Tuesday, 12 February 2013

History Lab Bulletin 12 February 2013

Next in History Lab

Thursday, 21 February, 17:30

Seminar - Susanne Stoddart (Royal Holloway, University of London) - "Is there one who, seeing them, would grudge them the national gift?": Exploring Visual Representations of Edwardian Welfare and Welfare Recipients in the Print Press

When: Thu, 21 February, 17:30 – 19:30

Where: Room STB5, Basement, Stewart House, 32 Russell Square, London, WC1B 5DN (map)


The Edwardian period is often identified as a golden age of printed political propaganda. Visual material, particularly in the form of cartoons, emerged as a powerful tool utilised by political parties and the newspapers that supported them in order to communicate with the mass electorate and to rally support. The Edwardian period also laid the foundations of the welfare state in Britain, with the Liberal party introducing measures including National Insurance in 1911. This paper explores the important role played by visual representations of welfare and welfare recipients, produced by the Liberal press. It discusses how the images were used to evoke specific emotions, and to convey important messages about the Liberal policies, which were often more difficult to evoke or convey in a textual or spoken format. For example, the use of drawings and photographs of welfare recipients by the press simply enabled them to be seen, reminding audiences that they were human beings in need, rather than a statistic. This helped to evoke the emotions sympathy and compassion, and therefore to help establish legitimacy for the often contested welfare policies. Elsewhere, the visual art form of cartoons represented Liberal welfare politicians aiding the poverty-stricke​n and the struggling working classes in the guise of policemen, doctors, and even Father Christmases. This paper suggests that these selected and recurring representations of welfare politicians were utilised by the Liberal cartoonists in order to import the cultural meanings associated with such public or mythical men during the Edwardian period. This, in turn, conveyed important messages about the nature of Liberal welfare reform, for example in terms of the redefined relationship between the state and the welfare recipient, and in terms of its impact upon masculine independence and the feminisation of public politics.

 Meet the Curator: Beverley Cook curator for social history at the Museum of London, Tuesday 19th February 18:00 - 20:00 in room S261.

Call for papers & Conferences

·         The 12th International Postgraduate Conference on Central and Eastern Europe
Landscape and Environment in Central and Eastern Europe: Interdisciplinary Approaches
Babes-Bolyai University and the Romanian Academy

The conference invites postgraduate students and early-career researchers in the Humanities and Social Sciences to take part in an interdisciplinary debate about the nature, meaning, uses and representation of the Central and East European landscape and environment. The geographical spread of the conference includes Germany, South-East Europe, Russia and the countries of the former USSR (including Central Asia).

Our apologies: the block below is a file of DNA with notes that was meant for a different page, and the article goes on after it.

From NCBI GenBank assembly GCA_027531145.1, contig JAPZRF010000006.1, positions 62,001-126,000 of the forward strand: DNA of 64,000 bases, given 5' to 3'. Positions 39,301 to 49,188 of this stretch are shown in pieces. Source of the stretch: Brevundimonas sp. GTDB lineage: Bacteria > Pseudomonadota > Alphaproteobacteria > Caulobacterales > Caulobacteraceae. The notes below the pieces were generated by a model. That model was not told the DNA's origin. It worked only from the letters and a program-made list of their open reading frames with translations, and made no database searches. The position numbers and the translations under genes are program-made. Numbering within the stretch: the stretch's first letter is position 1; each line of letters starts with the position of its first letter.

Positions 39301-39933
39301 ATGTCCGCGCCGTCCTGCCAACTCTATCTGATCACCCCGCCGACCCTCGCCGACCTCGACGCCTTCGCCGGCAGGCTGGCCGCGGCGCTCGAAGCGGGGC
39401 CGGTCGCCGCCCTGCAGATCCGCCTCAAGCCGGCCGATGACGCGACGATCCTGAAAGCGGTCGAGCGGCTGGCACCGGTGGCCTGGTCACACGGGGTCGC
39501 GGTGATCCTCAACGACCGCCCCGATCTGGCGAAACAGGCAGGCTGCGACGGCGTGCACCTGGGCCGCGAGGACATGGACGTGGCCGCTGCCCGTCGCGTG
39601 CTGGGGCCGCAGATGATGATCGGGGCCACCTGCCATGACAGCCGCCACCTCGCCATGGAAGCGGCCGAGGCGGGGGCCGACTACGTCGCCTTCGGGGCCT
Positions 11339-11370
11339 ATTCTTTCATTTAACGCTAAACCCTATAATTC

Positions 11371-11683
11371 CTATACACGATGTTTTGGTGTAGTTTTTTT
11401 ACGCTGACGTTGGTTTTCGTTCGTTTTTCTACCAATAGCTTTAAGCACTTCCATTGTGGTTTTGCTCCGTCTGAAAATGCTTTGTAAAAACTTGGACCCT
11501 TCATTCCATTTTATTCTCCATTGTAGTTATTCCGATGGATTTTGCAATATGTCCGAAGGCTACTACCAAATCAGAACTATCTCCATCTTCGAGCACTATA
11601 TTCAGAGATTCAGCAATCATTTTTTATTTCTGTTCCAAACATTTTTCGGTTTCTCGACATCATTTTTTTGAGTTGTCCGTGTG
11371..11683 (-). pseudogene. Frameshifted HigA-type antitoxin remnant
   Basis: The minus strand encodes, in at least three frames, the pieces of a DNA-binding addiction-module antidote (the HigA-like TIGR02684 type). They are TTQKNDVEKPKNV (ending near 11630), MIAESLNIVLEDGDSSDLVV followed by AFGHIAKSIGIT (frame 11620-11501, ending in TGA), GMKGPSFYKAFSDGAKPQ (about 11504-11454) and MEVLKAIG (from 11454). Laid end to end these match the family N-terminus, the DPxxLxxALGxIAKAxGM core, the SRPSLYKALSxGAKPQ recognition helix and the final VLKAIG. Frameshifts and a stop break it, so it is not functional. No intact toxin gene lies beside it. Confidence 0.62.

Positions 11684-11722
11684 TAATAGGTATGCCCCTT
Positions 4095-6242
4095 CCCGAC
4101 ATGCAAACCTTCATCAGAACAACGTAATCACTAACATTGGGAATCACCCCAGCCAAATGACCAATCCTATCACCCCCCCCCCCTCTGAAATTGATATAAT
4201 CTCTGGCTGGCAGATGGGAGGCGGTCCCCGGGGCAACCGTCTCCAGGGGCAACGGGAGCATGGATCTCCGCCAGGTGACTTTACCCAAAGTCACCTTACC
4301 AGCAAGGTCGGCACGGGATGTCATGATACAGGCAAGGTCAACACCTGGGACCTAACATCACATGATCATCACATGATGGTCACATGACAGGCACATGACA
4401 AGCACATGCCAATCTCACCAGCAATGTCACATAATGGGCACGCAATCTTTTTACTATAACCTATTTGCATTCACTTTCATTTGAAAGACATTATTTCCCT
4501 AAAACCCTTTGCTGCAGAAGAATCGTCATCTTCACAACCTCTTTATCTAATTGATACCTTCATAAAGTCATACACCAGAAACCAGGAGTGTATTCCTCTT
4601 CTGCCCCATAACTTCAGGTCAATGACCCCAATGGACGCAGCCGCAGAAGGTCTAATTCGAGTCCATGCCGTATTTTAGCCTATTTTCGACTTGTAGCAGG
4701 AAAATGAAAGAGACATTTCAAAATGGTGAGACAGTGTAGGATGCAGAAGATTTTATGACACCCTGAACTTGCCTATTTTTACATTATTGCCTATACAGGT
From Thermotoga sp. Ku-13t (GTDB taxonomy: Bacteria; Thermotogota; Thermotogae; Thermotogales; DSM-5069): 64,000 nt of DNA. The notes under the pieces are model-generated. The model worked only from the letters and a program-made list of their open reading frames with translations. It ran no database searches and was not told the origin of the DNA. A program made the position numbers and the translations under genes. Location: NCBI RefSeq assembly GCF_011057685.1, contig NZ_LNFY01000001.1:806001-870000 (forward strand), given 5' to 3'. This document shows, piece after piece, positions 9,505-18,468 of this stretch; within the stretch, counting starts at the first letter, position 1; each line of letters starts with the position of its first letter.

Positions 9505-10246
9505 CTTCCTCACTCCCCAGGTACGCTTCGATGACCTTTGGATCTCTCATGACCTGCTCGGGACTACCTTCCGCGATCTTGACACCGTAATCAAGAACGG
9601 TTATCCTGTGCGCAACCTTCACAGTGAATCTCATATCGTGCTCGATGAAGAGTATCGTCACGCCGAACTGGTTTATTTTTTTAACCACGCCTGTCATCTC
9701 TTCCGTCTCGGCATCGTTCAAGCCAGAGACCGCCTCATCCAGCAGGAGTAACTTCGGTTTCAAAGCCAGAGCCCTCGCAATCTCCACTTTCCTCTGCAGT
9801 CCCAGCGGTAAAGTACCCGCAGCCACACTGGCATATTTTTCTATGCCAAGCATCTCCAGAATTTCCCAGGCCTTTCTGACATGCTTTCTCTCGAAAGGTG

Disciplines include, but are not limited to, anthropology, art and architectural history, cultural and literary studies, economics, geography (including urban studies), history (medieval to modern, including the history of science and technology), philosophy, politics and sociology. We particularly encourage comparative and interdisciplinary perspectives, as well as proposals using new research methods.
We look forward to receiving submissions on topics including, but not limited to, the following areas:
- urbanisation and rural flight;
- the rural environment, farming and famine;
- urban planning;
- altering the natural landscape;
- the sourcing and use of natural resources – mining, fossil fuels, and their impact;
- sustainability and renewable energy sources;
- the representation of landscapes and the environment in art, literature, film and drama;
- institutional and political approaches to landscape and environment;
- energy politics.

Abstracts of up to 300 words and a brief biography should be sent to 12pgconference2013@ubbcluj.ro Papers should not exceed twenty minutes. The language of the conference is English. The organising committee will provide accommodation for speakers. The conference is organised in association with UCL School of Slavonic and East European Studies.



13th-14th September 2013 Oxford



Dr Alison Smith (Tate Britain)

Professor Isobel Armstrong (Birkbeck)


In the wake of recent major exhibitions and publications such as Tate Britain’s

Pre-Raphaelites: Victorian Avant-Garde and The Cambridge Companion to Pre-

Raphaelitism, this two-day conference will present new and innovative approaches

to the study of Pre-Raphaelitism by bringing together established academics,

museum curators and research students. This conference also seeks to examine Pre-Raphaelitism as a bridge between Romanticism and Aestheticism, and to engage with current critical work regarding its relationship to Modernism in literature.

The breadth and diversity of Pre-Raphaelite art, literature and design will be drawn

on in order to consider major questions such as: What is Pre-Raphaelitism? Where

does the movement begin and end? Who should be included or excluded? What are

its major influences, and to what extent has it influenced other artists and movements? How have perceptions of Pre-Raphaelitism changed or remained the same since its nineteenth-century beginnings?